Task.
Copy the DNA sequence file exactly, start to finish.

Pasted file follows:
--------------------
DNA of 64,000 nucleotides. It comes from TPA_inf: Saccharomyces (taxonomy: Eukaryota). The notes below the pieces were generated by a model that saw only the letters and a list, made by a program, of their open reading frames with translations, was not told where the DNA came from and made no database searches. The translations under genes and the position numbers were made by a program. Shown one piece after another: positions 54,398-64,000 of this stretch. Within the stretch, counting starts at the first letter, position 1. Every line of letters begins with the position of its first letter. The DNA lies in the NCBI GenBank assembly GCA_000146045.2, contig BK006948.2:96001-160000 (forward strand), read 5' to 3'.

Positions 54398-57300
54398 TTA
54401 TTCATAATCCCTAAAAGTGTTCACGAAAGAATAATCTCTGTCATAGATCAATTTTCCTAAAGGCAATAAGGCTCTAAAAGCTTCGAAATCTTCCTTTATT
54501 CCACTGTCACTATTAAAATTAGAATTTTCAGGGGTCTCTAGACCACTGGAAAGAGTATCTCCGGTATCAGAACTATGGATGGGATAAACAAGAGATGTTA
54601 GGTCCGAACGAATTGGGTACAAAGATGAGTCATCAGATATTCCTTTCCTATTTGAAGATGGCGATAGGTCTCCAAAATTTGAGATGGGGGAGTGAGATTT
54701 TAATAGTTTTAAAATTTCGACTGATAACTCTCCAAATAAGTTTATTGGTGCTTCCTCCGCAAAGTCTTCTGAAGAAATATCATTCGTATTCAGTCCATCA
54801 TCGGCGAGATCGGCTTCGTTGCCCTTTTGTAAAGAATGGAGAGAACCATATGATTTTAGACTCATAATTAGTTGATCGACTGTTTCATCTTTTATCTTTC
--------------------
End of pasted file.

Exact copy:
DNA of 64,000 nucleotides. It comes from TPA_inf: Saccharomyces (taxonomy: Eukaryota). The notes below the pieces were generated by a model that saw only the letters and a list, made by a program, of their open reading frames with translations, was not told where the DNA came from and made no database searches. The translations under genes and the position numbers were made by a program. Shown one piece after another: positions 54,398-64,000 of this stretch. Within the stretch, counting starts at the first letter, position 1. Every line of letters begins with the position of its first letter. The DNA lies in the NCBI GenBank assembly GCA_000146045.2, contig BK006948.2:96001-160000 (forward strand), read 5' to 3'.

Positions 54398-57300
54398 TTA
54401 TTCATAATCCCTAAAAGTGTTCACGAAAGAATAATCTCTGTCATAGATCAATTTTCCTAAAGGCAATAAGGCTCTAAAAGCTTCGAAATCTTCCTTTATT
54501 CCACTGTCACTATTAAAATTAGAATTTTCAGGGGTCTCTAGACCACTGGAAAGAGTATCTCCGGTATCAGAACTATGGATGGGATAAACAAGAGATGTTA
54601 GGTCCGAACGAATTGGGTACAAAGATGAGTCATCAGATATTCCTTTCCTATTTGAAGATGGCGATAGGTCTCCAAAATTTGAGATGGGGGAGTGAGATTT
54701 TAATAGTTTTAAAATTTCGACTGATAACTCTCCAAATAAGTTTATTGGTGCTTCCTCCGCAAAGTCTTCTGAAGAAATATCATTCGTATTCAGTCCATCA
54801 TCGGCGAGATCGGCTTCGTTGCCCTTTTGTAAAGAATGGAGAGAACCATATGATTTTAGACTCATAATTAGTTGATCGACTGTTTCATCTTTTATCTTTC